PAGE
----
How to stop someone voting twice?

Im creating a website which allows people to vote for various things. The website has various “polls” on it and you don’t have to register to vote.

Now, I cant figure out how to stop the same person voting twice on one poll and not stop them from voting on all the polls on the site. Should I use a cookie or something?

Any ideas? I hope what I am asking is clear…


Cookies is most probably the best way. Though there’s no 100% sure way to prevent multiple voting.


Thanks. I dont really mind if some people vote twice etc… In fact I dont even mind if they can vote again next time they log onto the website…

Can anyone give me a little sample of code to show me how its done with a cookie?

Thanks again!

as php_daemon the usual method is to issue a cookie, if the cookie exists dont let the vote happen.

The only other method to allow anonymous people voting more than once that I can think of is for example to log their IP or something similar that is fairly unique in a database and check this unique data before logging the vote. The problem however with this method is for example using the IP, AOL users a lot of the time will have a different IP every time they visit a page and will be able to vote continuously or if someone is behind a large network that network might only have 1 IP it shows to the outside world then only 1 person on that network can vote (this would for example be a problem if your site attracted people from schools, universities etc)

somewhat similar thread

if ($voted == "yes"){
  $_SESSION[voted] = "yes"
  #redirect to error message or "you already voted page"
  if($_SESSION[voted] != "yes")
  #continue as normal

This will lock out users who have voted for the duration of a session set in PHP.ini. Its not elaborate (what happens in the case of session ids in the URL etc), but its an immediate way to solve your problem.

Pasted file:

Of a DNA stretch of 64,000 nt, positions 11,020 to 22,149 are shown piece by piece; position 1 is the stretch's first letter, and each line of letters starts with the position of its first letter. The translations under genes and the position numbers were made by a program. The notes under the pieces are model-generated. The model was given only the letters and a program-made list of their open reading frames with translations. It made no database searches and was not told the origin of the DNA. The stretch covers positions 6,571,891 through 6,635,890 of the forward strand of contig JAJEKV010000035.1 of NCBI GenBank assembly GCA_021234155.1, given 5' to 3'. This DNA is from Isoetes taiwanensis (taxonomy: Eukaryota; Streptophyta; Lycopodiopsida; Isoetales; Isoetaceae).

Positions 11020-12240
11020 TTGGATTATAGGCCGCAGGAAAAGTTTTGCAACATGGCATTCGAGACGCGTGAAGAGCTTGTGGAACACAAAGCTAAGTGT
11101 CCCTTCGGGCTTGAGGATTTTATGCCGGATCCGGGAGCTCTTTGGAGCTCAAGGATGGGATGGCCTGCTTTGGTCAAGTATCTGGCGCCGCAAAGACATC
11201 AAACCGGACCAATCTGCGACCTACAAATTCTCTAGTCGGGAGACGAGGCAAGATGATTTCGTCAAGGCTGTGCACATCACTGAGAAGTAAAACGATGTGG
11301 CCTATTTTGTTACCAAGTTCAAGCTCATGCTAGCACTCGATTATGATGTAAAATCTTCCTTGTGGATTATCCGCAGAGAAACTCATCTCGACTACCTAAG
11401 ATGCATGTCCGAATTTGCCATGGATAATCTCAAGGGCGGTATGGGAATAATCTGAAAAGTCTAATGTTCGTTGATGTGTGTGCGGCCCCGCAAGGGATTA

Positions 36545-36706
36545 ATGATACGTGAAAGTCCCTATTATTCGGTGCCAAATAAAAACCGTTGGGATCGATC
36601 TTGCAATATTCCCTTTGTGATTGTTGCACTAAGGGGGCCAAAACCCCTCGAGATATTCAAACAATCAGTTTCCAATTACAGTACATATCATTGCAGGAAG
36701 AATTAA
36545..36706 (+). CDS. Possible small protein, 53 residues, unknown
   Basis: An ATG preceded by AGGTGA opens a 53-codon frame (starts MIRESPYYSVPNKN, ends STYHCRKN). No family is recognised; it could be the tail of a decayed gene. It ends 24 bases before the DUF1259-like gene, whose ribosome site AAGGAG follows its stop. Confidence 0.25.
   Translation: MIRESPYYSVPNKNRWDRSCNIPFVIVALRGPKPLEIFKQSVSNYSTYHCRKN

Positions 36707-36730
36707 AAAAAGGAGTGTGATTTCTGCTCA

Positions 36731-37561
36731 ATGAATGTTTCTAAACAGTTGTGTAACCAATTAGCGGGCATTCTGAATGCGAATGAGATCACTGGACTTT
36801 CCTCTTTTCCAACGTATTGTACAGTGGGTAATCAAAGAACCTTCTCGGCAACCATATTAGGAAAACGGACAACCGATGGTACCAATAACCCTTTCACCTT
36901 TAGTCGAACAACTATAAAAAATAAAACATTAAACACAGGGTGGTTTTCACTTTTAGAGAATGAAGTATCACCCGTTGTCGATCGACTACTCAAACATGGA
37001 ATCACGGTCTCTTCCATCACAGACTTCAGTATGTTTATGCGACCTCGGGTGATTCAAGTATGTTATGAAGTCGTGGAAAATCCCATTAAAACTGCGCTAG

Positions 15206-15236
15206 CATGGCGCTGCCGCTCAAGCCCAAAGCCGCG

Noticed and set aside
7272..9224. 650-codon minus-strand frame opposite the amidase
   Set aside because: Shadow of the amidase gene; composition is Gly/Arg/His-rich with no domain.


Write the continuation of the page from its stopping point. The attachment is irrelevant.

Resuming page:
Exactly, using sessions will depend on the duration and although you can set that, I doubt it’s desirable to lock voting to the session. I think [fphp]setcookie[/fphp] is really a better way.

Cookies are the easiest and most used way of tracking votes and keeping someone from voting twice. The main problem with cookies is that they of course can be easily cleared so voter fraud can definitely still happen. The most secure way of setting up a voting system that I have found is storing the users IP in a database after they vote.

IP’s can be changed easily as well :slight_smile:

It’s been discussed a lot here and there, but… The problem about limiting IP is that the IP is still subject to change and you may limit one vote for local networks. So cookies are better in this prospect.

Of course, but they are a more unique identifier and “joe user” most likely won’t change his IP or go through a proxy to vote twice on a poll. Nothing is fail safe, but storing the IP is more secure than relying on cookies or sessions.

Hm, I don’t agree. Joe can have a dial-up connection, the IP changes every time he connects. Furthermore, local networks are under one IP, you limit one vote per network. So I don’t think it is worth to prevent some users from voting at all because of perhaps a harder way to make a multiple vote.

My original statement was very clear. Cookies are the easiest and most used method. I thought it would be good to propose an alternative method as well which really there are very few, cookies, sessions or some sort of unique identifyer tracking.